As part of the deluge of mail flooding my way subsequent to the formal release of Office 2013, several people have complained about the way the Microsoft Office pre-launch offer robs them of several Office features. Under the terms of the offer, if you buy a retail copy of Office 2010 between Oct. 19, 2012 and April 30, 2013, you can download and install a free copy of the corresponding version of Office 2013. It looks great on paper, but the reality is a bit harsh.
The main complaint I've heard -- and the one that has prompted the most cries of "bait and switch" -- is about the difference in licensing rules. But the complaint that really stings is the disappearance of a key new Excel feature. The PowerPivot add-in was free in Excel 2010, but if you upgrade to Excel 2013, there's no way short of a volume license or an expensive version of Office 365 to get your PowerPivot tables back. You can't even buy a PowerPivot-savvy version of Excel 2013. For those dabbling in business intelligence with PowerPivot, the "upgrade" cuts them off at the knees.
Last week I talked about the differences in licenses between Office 2010 and 2013. To wit, if you buy Office 2010 retail, you can install it on two or three computers and the licenses can be transferred if you lose, destroy, or sell your old PC. If you buy a copy of Office 2013 (as opposed to renting it with Office 365), you get to install the program on one machine and it dies with that machine.
Several people wrote in to say they bought Office 2010 and installed it on two (or three) machines, fully expecting they'd be able to upgrade all of the copies to Office 2013. Wrong -- while the older copies will continue to work, only one of the Office 2010 machines can be upgraded for free to Office 2013. That's only part of the story. If you bought Office 2010 thinking you'd be able to upgrade to Office 2013 on a bigger, faster, badder PC without paying for Office again, you're delusional. You can move the Office 2010 license to a bigger PC -- or a smaller one, for that matter -- but once you've switched to Office 2013, the license is locked in stone. And silicon.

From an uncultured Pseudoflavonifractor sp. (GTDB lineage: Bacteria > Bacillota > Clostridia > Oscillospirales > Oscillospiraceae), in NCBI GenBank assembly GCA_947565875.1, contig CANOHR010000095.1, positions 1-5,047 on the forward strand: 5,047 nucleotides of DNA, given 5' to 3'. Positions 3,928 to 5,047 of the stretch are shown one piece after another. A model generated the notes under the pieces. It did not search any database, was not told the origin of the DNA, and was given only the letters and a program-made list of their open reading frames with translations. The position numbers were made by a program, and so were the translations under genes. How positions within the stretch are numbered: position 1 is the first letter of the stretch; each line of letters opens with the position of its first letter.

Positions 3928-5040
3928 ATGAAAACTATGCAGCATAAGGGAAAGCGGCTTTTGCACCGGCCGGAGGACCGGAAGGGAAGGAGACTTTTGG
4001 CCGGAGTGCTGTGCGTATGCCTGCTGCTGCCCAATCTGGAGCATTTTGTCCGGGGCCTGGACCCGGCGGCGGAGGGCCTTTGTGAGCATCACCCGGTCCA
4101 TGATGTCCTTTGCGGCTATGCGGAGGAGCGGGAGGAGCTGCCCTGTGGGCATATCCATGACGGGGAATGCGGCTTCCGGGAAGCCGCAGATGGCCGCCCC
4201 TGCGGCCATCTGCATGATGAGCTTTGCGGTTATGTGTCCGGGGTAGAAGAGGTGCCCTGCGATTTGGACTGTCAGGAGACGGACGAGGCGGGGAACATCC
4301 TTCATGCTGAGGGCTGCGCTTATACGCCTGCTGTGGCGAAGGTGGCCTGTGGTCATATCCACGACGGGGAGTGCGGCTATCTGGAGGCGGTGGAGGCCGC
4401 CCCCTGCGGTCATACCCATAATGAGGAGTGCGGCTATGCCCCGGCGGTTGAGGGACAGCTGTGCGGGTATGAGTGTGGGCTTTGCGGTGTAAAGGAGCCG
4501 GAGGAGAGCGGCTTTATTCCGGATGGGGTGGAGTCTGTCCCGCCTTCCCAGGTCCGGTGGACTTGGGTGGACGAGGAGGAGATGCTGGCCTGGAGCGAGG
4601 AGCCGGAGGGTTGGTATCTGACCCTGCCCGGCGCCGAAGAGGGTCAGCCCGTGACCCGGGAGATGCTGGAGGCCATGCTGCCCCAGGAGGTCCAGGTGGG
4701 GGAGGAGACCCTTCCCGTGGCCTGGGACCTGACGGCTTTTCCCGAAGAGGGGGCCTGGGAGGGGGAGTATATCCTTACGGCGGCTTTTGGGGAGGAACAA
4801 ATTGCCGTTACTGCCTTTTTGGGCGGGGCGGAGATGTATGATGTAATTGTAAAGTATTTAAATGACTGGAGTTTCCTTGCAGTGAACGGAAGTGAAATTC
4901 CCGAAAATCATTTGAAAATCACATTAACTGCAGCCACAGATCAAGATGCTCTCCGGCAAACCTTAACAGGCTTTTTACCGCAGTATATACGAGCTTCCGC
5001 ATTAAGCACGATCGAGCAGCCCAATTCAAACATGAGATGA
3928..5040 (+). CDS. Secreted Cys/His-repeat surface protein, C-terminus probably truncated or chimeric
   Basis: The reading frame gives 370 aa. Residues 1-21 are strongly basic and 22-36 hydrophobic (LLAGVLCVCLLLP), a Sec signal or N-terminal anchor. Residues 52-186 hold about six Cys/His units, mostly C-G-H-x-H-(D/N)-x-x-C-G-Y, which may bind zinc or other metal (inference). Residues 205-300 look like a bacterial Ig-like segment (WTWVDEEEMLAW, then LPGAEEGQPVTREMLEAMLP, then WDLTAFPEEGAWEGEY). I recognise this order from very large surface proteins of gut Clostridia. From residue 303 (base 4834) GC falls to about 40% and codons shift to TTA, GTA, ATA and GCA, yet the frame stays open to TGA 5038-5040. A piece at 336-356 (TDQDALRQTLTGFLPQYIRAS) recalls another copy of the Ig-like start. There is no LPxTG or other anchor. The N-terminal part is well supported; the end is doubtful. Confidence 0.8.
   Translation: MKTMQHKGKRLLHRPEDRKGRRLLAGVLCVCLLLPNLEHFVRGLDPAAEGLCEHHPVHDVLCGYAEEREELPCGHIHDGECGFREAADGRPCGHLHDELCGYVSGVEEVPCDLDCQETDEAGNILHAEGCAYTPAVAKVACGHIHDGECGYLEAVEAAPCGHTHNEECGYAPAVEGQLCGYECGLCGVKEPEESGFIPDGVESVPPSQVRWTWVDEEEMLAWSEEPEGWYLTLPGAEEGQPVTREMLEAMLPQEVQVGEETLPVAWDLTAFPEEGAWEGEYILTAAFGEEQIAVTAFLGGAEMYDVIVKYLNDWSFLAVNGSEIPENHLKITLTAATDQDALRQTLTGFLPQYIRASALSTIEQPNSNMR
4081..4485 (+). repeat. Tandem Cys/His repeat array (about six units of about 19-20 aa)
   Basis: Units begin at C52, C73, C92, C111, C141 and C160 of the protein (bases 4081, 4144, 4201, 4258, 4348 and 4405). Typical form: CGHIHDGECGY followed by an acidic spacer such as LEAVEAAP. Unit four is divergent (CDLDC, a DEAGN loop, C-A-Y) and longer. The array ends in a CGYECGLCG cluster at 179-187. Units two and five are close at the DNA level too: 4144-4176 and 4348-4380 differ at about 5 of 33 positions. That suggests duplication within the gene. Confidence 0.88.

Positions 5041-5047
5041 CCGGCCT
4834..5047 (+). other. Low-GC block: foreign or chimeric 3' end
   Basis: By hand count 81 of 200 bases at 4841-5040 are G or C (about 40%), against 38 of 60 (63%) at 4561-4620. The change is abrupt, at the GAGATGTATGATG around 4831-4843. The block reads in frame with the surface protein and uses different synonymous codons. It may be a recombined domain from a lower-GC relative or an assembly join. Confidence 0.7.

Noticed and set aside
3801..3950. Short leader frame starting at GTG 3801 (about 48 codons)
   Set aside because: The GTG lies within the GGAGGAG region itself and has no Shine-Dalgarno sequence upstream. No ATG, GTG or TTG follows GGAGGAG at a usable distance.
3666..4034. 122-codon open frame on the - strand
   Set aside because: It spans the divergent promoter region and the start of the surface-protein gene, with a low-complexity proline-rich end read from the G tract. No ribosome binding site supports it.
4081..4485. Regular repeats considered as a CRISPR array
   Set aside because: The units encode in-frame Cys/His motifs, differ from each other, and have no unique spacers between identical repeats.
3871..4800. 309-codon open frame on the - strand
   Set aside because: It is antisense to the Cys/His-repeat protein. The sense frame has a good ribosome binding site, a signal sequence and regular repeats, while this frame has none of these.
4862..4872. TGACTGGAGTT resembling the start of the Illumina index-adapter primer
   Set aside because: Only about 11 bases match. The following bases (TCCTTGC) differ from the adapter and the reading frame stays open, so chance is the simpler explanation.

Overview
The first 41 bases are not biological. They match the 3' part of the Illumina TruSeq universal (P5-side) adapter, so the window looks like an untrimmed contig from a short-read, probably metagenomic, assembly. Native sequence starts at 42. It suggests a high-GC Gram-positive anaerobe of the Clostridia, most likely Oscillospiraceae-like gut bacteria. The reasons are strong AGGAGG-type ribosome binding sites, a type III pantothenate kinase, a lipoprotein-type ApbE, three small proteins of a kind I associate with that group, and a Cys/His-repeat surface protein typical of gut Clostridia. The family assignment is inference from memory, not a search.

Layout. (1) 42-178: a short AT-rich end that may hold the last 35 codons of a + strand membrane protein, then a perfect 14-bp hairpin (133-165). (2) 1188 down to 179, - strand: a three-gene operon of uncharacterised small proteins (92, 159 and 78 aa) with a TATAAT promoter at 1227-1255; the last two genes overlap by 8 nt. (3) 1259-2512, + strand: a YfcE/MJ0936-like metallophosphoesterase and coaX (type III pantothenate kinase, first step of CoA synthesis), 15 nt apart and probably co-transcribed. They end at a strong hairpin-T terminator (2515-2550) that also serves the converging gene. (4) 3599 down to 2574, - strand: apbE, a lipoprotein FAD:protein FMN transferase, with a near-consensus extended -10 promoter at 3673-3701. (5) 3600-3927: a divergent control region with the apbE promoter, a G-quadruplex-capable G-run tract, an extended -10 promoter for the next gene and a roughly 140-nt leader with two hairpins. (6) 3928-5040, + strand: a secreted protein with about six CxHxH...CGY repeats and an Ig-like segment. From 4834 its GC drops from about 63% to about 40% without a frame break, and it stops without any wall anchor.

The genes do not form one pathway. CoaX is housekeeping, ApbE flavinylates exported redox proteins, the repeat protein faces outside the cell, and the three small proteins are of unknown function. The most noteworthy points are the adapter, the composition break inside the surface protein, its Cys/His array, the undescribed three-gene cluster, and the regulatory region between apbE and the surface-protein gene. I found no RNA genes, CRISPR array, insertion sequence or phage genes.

Yesterday, Microsoft senior marketing manager Jevon Fark posted a comparison of the old and new licensing rules. His table may lead you to think there's been no significant change in Office licensing restrictions, but that isn't so. If you flip his pivot table, the contrast becomes more apparent. Office 2010 Home and Student lets you install up to three copies, and the installations are transferrable from PC to PC. Office 2010 Home and Business, and Office 2010 Professional both allow two installations and the licenses are also readily transferred. By contrast, all versions of Office 2013 are limited to one PC, and the license can't be transferred to another PC, no matter what the circumstances, short of a complete breakdown under warranty.
Tell me again about this "free upgrade"? I bet the salesclerk at Best Buy waving the "Microsoft Office Pre-launch Offer" coupon didn't warn you about this. Fark's point is that the Office 2010 Product Key Card versions -- the ones where you buy an activation code on a card or pay to have one sent by email -- are also limited to a single installation on one PC. He remarked that Product Key Card versions were "chosen by a majority of Office 2010 customers worldwide." (That's an interesting insight, by the way -- Office Starter Edition, which only takes a Key Card to turn into "real" Office, must've been very popular before Microsoft killed it last June.) The Product Key Card-activated versions of Office 2010, like Windows itself, don't outlive the machine.